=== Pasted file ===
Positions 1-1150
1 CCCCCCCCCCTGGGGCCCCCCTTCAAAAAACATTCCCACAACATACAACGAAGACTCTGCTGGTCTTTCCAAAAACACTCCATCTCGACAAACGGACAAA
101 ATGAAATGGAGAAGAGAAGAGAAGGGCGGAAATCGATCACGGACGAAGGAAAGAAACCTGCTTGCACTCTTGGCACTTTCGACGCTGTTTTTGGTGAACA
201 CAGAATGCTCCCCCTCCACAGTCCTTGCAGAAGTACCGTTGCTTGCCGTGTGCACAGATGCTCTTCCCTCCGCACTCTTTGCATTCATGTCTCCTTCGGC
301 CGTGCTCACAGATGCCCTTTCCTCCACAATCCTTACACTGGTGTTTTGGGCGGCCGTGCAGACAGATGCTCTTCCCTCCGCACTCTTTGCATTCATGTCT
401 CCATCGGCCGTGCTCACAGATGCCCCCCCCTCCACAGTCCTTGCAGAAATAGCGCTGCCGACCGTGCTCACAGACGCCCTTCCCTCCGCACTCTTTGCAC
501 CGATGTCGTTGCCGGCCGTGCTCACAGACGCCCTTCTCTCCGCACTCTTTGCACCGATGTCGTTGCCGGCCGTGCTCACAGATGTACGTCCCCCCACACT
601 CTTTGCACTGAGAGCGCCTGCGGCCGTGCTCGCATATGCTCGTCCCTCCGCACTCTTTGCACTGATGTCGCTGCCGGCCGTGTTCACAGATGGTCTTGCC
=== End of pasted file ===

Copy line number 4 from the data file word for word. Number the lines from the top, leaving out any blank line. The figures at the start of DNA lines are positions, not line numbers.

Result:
201 CAGAATGCTCCCCCTCCACAGTCCTTGCAGAAGTACCGTTGCTTGCCGTGTGCACAGATGCTCTTCCCTCCGCACTCTTTGCATTCATGTCTCCTTCGGC